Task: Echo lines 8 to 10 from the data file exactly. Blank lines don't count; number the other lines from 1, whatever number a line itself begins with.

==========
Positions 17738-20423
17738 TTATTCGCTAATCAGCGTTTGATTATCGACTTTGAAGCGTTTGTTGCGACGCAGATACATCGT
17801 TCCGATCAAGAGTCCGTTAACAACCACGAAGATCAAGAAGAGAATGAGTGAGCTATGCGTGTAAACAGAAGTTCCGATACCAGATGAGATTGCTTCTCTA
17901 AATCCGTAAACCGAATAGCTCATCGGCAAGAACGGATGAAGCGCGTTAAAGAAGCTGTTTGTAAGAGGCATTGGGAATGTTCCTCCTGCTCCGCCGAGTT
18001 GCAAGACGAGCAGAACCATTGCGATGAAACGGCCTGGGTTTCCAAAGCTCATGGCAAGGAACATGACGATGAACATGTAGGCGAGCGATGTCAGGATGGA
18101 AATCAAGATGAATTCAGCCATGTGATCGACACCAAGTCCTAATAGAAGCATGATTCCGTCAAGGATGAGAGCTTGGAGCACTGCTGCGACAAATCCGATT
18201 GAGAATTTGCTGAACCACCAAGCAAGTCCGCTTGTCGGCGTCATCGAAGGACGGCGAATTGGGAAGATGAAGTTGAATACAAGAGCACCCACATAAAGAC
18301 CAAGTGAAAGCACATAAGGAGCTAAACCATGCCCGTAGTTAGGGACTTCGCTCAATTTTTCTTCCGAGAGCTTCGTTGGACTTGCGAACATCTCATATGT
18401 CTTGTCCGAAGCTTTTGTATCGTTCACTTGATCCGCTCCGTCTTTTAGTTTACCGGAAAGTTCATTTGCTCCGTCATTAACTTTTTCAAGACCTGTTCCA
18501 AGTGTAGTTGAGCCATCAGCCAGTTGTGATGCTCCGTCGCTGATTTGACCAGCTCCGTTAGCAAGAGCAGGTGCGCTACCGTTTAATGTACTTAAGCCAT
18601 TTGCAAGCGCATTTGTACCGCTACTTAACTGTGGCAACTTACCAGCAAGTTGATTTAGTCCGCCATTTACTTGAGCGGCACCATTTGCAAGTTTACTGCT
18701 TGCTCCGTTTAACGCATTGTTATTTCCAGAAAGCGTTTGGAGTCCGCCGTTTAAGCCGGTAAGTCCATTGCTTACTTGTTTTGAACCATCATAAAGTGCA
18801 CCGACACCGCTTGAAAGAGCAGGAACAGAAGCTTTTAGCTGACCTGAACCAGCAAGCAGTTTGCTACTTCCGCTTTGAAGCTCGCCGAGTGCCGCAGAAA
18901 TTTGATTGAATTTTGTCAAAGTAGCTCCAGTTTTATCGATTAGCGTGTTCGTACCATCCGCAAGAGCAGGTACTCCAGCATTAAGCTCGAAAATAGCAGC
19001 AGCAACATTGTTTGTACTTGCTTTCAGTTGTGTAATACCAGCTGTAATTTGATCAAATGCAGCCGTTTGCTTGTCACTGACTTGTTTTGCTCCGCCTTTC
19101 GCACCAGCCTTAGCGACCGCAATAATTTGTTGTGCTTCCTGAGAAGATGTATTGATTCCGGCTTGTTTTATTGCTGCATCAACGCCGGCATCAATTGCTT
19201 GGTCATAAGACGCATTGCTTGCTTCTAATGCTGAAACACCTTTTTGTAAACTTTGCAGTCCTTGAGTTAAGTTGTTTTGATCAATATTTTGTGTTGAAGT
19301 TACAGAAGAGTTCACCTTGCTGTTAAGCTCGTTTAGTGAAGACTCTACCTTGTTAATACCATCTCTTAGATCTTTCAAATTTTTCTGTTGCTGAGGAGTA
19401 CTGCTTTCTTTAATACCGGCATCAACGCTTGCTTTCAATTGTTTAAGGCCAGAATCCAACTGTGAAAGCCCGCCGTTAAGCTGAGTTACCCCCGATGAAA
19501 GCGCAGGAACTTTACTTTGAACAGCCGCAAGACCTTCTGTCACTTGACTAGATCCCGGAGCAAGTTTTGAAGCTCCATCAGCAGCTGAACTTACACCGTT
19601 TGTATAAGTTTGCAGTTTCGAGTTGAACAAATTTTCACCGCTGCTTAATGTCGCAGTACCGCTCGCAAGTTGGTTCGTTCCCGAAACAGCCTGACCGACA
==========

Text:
18301 CAAGTGAAAGCACATAAGGAGCTAAACCATGCCCGTAGTTAGGGACTTCGCTCAATTTTTCTTCCGAGAGCTTCGTTGGACTTGCGAACATCTCATATGT
18401 CTTGTCCGAAGCTTTTGTATCGTTCACTTGATCCGCTCCGTCTTTTAGTTTACCGGAAAGTTCATTTGCTCCGTCATTAACTTTTTCAAGACCTGTTCCA
18501 AGTGTAGTTGAGCCATCAGCCAGTTGTGATGCTCCGTCGCTGATTTGACCAGCTCCGTTAGCAAGAGCAGGTGCGCTACCGTTTAATGTACTTAAGCCAT